Curator's radar: Susan Jacobs - Art Collector

Issue 59, January - March 2012

This profile appeared in the Curator's radar feature, part of the annual special issue 50 Things Collectors Need to Know 2012.

Experimental artist Susan Jacobs has the uncanny knack of using physical materials and spaces as a means to express conceptual concerns in her complex, multi-layered art practice. She works in drawing, sculpture, performance and video as well as architectural site-specific work. Often employing readily available prosaic materials, she investigates broad ideas like time, history, physics, psychology and philosophy.

Selected as one of the 21 participants in the forthcoming 2012 Adelaide Biennial by curators Natasha Bullock and Alexie Glass-Kantor, Jacobs will place her commissioned work in the historic Elder Wing of Australian Art at the Art Gallery of South Australia. Alongside 19th century sculptures such as Bertrand McKennel’s Circe, an imposing bronze figure of a serpentine goddess, Jacobs will install a plasma TV screen featuring a video of a live snake making tracks through a bed of sand. The markings will then be cast into a bronze relief work. The unpredictable nature of creating an artwork out of such an arbitrary action, along with the historical, mythological and psychological associations of snake iconography, is typical of the process driven approach of Jacob’s practice. Working with random gestures and mark-making, drawing metaphoric associations from actions and interactions that are often out of her control is a key element in her work. Her interest is in the act of enquiry rather than in a set outcome or conclusion.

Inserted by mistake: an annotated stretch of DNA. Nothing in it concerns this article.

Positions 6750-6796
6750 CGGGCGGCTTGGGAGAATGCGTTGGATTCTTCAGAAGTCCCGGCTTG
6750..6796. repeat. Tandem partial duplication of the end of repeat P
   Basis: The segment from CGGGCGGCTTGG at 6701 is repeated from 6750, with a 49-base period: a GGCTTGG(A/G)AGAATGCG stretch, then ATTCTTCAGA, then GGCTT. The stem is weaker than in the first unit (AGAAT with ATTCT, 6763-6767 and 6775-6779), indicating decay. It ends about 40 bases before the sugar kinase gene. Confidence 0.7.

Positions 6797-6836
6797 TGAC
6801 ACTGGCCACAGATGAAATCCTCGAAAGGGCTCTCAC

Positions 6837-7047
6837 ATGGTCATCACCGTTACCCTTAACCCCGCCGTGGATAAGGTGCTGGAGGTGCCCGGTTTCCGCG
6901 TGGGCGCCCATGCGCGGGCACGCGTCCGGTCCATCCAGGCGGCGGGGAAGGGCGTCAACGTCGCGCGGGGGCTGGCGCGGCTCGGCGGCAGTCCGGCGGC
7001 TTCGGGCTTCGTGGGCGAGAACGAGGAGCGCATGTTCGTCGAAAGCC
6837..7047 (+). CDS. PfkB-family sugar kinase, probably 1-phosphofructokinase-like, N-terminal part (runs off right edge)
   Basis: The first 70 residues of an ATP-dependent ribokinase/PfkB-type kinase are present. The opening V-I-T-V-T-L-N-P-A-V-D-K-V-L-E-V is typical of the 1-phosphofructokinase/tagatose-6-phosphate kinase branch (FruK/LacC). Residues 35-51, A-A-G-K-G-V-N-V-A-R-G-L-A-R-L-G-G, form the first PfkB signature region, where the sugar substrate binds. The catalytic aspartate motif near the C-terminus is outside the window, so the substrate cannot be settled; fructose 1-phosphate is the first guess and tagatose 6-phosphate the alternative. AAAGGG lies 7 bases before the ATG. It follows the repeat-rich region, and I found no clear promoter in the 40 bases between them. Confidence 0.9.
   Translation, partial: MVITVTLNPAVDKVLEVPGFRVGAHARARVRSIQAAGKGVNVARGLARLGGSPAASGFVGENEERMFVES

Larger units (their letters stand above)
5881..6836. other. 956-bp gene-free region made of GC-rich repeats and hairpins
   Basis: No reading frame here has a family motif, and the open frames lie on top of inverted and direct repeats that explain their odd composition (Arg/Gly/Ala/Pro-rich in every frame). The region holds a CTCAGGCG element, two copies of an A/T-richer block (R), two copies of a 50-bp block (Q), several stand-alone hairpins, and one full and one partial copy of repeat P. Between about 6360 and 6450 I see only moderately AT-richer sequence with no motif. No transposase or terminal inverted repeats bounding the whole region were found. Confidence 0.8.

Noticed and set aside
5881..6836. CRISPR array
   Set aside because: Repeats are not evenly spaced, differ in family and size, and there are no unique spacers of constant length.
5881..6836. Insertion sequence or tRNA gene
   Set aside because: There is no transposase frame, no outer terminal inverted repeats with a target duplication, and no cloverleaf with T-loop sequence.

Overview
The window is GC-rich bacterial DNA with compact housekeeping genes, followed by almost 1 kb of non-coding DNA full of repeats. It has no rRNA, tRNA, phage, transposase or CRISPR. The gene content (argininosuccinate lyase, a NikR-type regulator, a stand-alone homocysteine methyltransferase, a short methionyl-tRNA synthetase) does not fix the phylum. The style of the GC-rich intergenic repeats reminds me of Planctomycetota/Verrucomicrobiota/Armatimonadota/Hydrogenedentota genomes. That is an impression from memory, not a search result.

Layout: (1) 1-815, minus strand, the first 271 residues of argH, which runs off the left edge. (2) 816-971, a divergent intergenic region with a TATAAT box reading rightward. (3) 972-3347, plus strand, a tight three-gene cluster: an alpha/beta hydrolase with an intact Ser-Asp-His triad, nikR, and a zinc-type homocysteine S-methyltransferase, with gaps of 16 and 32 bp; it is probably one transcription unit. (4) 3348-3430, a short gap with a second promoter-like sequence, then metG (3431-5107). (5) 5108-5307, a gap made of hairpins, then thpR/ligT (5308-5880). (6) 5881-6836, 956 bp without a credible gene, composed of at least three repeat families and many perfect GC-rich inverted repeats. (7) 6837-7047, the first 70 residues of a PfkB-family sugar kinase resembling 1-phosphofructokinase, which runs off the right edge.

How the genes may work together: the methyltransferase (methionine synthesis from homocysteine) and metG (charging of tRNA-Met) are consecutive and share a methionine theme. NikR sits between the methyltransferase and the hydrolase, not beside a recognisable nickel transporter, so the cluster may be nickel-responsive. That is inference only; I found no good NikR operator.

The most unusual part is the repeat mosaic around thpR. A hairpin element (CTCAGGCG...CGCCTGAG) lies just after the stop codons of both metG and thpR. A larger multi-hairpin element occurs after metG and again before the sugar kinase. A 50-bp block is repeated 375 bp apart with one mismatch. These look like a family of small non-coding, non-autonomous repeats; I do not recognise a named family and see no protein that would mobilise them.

The Melbourne-based artist trained in drawing at the University of Newcastle in the 1990s before completing postgraduate studies in sculpture at the Victorian College of the Arts in 1999. Her continually evolving practice earned her the ANZ Visual Arts Fellowship and the VCA Postgraduate Prize, selected by French philosopher Jacques Derrida, both in 1999, and she has also received grants from the Australia Council and Arts Victoria.

Speaking on behalf of both curators Bullock comments: “Although in terms of national recognition she is an emerging artist, she is dedicated to ongoing research in the field of expanded drawing and in the past few years she has gained real momentum and much deserved critical recognition.”

Jacobs will follow her involvement in the 2012 Adelaide Biennial with an overseas residency in the United States, investigating land art of the 1960s, before embarking on a three-month studio residency at Artspace in Sydney. With an audience now expanding beyond her peers to include collectors, institutions and the broader public and with future public projects already in the works for 2013, this young artist appears to be one to watch in the near future.

Victoria Hynes

Parallel Collisions, the 2012 Adelaide Biennial of Australian Art, runs from 2 March to 29 April 2012 at the Art Gallery of South Australia in Adelaide.



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